Maxwell’s professional training is in economics and teaching. But she’s spent most of her career on the business end of local races. She started as the elite athlete coordinator for the Cellcom Marathon before aligning with the Bellin Run. “I love seeing others push to

overcome their struggles and obstacles,” she said.  “As a person who doesn’t seek out change, I am inspired by those who do — and try to support them as best I can.”

 

With the Bellin run she serves as the assistant race director under Randy Van Straten. “Randy is really creative and I’m slow to change,” Maxwell said. “We meet in the middle for the perfect balance.” Maxwell loves her work with the 10K (6.2-mile) Bellin Run. Typically a race director is too busy on race day to participate, but she and Van Straten have worked it out so they alternate years of participation. Maxwell will be running at this year’s June 8 event. Five years ago, Maxwell attended a casual meeting about getting more female involvement in the Bellin Run. By the time she walked out of the coffee shop, she was a newly minted race director for the women-only 13.1-mile event, which happens to be her favorite race distance. “I don’t think a lot of people get to form their perfect job,” Maxwell said.

 

“Everything in my career was building toward the Bellin Women’s Half Marathon. The event’s focus is on empowering women, and every decision we make is determined by that focus. My favorite time of the year is the first weekend in October, because I see firsthand how these women flourish and thrive; and I know it’s not all about me, but I feel like sometimes all they need is a good push, along with a strong hand to pull when needed — and I hope we are that to our participants.”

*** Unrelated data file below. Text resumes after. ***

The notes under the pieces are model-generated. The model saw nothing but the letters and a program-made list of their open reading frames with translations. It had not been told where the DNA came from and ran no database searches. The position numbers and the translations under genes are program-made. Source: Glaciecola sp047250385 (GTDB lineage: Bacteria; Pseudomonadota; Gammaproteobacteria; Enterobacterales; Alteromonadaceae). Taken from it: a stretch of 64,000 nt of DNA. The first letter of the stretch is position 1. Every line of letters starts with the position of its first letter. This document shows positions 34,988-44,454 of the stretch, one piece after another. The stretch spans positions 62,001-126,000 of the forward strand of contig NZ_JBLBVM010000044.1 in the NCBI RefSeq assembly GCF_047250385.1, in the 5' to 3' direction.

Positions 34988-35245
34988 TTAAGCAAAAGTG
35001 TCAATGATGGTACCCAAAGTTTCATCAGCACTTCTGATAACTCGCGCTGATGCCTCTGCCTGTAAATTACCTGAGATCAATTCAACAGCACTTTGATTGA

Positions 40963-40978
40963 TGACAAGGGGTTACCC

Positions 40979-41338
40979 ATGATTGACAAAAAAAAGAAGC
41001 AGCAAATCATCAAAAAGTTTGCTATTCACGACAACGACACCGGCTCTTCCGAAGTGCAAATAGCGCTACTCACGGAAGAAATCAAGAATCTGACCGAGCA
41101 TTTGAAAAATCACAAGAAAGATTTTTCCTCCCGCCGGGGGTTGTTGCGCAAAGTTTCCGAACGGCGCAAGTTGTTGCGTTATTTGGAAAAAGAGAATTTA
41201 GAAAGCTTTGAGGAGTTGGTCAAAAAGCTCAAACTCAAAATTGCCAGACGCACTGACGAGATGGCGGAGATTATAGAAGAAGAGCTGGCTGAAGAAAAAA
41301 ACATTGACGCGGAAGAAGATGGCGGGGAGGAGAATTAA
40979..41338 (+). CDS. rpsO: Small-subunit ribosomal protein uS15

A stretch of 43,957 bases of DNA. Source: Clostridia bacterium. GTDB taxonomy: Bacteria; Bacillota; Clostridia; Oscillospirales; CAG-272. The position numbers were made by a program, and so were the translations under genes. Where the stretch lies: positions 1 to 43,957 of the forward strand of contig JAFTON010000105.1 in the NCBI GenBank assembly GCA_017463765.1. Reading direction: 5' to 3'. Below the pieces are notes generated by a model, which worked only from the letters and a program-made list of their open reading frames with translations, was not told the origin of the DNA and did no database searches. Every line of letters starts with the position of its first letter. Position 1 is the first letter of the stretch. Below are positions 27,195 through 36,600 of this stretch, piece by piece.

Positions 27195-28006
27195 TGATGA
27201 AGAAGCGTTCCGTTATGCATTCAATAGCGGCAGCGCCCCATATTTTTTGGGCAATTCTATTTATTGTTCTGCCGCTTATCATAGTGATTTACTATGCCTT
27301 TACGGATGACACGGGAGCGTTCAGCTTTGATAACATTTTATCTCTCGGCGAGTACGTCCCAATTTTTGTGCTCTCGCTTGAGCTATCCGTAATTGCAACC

MENTIVATORS

One of the facets of the Women’s Half Marathon that is most important to Maxwell is the “Mentivators” program. Inspired by InCompetition Sports founder Deb Ernst, who died of cancer three years ago, the program aims to pair female runners with running partners who are partially mentors as well as motivators.

 

“We’re trying to have more one-on-one interaction with new and seasoned runners,” Maxwell said. “This is a celebration of people in the community who are encouraging runners. Deb was the epitome of that attitude.”

 

A similar mindset buoys the “Kids for Running” program. Third through eighth-grade students attending high-poverty schools in the area

participate in a training program that culminates in participation in the Bellin Run. Sponsored by Schneider Trucking, 1,500 students are provided registration for the race, preparation through training runs and some of them receive running apparel and shoes.

 

Maxwell is also pushing for increased diversity participation. She’s partnering with the YWCA of Greater Green Bay to encourage participation in the Pink Pumpkin 5K (Oct. 5) and expansion of their women’s closet to include running attire and shoes.

 

The Pink Pumpkin 5K benefits the Breast Cancer Family Foundation. The Bellin Women’s Half Marathon benefits the Women’s Fund of Greater Green Bay.  w

 

 

 

 

 

Life on the Run: Linda Maxwell

 

Linda Maxwell hasn’t met a problem that she can’t solve on a run. Whether she’s hitting the trail solo or (more likely) surrounded by her crew of running partners who’ve stuck together for decades, the answer almost always comes to her with an elevated heart rate and fresh air filling her lungs.”

 

As assistant race director for the Bellin Run and race director for the Bellin Women’s Half Marathon and Pink Pumpkin 5K, she has figured out race logistics during a run. And as a friend, she’s worked through tricky quandaries the same way: “I had a conversation with a friend recently and she asked ‘How do you stay so positive?’” Maxwell said. In the moment, she didn’t quite know how to answer her. “Later I was out for a run by myself

and I thought more about her question. Even when things go wrong, I feel so blessed. I have a wonderful husband, great kids and great support here. I realized I stay so positive because my final joy through any sorrows is that in the end it’s going to be perfect.”

 

Sometimes, thoughts can get pretty deep when you’re several miles into a long run with several more miles awaiting you. Of course, mid-run thoughts often turn silly, too.